vendredi 24 février 2012

Single-Atom Transistor Is "Perfect"

University of New South Wales (02/20/12) Bob Beale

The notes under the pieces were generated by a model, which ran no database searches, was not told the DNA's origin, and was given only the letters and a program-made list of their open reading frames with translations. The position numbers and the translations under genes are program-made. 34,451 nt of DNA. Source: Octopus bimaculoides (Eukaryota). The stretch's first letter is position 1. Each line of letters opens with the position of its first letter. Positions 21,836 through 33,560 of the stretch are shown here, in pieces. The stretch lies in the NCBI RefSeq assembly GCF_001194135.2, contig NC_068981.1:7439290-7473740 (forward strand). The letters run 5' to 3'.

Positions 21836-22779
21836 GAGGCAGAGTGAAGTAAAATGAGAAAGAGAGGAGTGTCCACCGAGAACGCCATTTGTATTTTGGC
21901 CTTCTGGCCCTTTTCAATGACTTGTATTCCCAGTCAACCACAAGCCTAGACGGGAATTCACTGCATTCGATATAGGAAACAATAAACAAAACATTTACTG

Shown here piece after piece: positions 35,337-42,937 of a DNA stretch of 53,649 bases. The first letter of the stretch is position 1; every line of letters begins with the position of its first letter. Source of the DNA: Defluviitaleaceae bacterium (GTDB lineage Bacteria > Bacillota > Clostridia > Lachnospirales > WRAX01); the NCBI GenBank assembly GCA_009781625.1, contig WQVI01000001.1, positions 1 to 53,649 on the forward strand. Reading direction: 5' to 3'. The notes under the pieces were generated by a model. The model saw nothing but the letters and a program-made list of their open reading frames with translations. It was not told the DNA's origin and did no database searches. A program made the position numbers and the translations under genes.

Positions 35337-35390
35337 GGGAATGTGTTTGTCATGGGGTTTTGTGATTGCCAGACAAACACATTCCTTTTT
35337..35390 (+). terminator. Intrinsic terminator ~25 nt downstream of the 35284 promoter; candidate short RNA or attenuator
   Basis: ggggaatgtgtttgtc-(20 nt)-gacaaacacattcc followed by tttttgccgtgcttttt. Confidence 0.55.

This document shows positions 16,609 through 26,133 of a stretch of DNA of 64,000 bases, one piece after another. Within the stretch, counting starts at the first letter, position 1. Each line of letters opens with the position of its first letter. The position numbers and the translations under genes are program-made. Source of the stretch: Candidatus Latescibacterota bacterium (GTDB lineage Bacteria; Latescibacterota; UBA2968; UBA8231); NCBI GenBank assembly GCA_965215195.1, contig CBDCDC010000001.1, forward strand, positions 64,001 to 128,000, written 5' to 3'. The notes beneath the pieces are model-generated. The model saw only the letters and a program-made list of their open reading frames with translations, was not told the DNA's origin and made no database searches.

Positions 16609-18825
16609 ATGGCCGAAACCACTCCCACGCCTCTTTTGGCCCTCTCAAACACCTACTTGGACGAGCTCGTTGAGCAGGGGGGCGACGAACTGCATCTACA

University of New South Wales (UNSW) researchers have developed a transistor from a single phosphorus atom placed in a silicon crystal.  The researchers say the breakthrough could lead to a future quantum computer with superior computing efficiency.  "This is the first time anyone has shown control of a single atom in a substrate with this level of precise accuracy," says UNSW professor Michelle Simmons.  The device has tiny markers etched onto its surface so metal contacts can be connected to apply a voltage.  "Our group has proved that it is really possible to position one phosphorus atom in a silicon environment--exactly as we need it--with near-atomic precision, and at the same time register gates," Simmons says.  The researchers used a scanning tunneling microscope to manipulate atoms at the surface of the crystal inside an ultra-high-vacuum chamber.  The researchers patterned phosphorus atoms into functional devices on the crystal and then covered them with a non-reactive layer of hydrogen, using a lithographic process.  Finally, the device was surrounded by a silicon layer, and it contacted electrically using a system of markers on the silicon chip to align metallic connects.

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